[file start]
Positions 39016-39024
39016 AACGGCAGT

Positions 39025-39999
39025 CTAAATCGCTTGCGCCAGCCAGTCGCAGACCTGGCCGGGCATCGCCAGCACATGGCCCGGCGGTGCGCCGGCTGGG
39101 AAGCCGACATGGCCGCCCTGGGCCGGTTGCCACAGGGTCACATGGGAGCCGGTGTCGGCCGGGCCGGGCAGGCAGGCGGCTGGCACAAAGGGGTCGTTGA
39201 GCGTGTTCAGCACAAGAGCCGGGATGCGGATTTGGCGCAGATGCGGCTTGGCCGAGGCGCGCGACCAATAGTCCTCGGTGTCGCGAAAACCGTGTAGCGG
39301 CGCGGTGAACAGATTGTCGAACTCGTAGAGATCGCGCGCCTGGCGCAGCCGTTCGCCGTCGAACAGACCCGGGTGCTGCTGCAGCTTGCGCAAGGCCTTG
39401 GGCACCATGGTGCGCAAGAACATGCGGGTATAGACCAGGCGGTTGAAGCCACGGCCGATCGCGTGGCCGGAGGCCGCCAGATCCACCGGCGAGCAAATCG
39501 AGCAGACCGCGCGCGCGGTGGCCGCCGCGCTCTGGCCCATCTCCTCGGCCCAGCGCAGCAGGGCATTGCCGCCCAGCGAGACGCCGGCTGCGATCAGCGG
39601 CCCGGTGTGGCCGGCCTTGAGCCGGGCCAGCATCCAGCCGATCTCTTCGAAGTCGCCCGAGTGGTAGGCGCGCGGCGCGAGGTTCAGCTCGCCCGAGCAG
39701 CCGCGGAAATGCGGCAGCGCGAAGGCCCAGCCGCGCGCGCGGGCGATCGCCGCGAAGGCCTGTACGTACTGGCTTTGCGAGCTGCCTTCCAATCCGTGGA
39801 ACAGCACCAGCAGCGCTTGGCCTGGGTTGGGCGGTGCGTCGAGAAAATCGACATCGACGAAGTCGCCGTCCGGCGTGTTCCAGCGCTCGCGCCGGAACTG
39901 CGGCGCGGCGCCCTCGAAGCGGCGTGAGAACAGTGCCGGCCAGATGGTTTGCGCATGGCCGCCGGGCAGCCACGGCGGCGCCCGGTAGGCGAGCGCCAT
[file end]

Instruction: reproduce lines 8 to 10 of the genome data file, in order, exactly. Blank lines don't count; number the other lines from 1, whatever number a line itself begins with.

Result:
39401 GGCACCATGGTGCGCAAGAACATGCGGGTATAGACCAGGCGGTTGAAGCCACGGCCGATCGCGTGGCCGGAGGCCGCCAGATCCACCGGCGAGCAAATCG
39501 AGCAGACCGCGCGCGCGGTGGCCGCCGCGCTCTGGCCCATCTCCTCGGCCCAGCGCAGCAGGGCATTGCCGCCCAGCGAGACGCCGGCTGCGATCAGCGG
39601 CCCGGTGTGGCCGGCCTTGAGCCGGGCCAGCATCCAGCCGATCTCTTCGAAGTCGCCCGAGTGGTAGGCGCGCGGCGCGAGGTTCAGCTCGCCCGAGCAG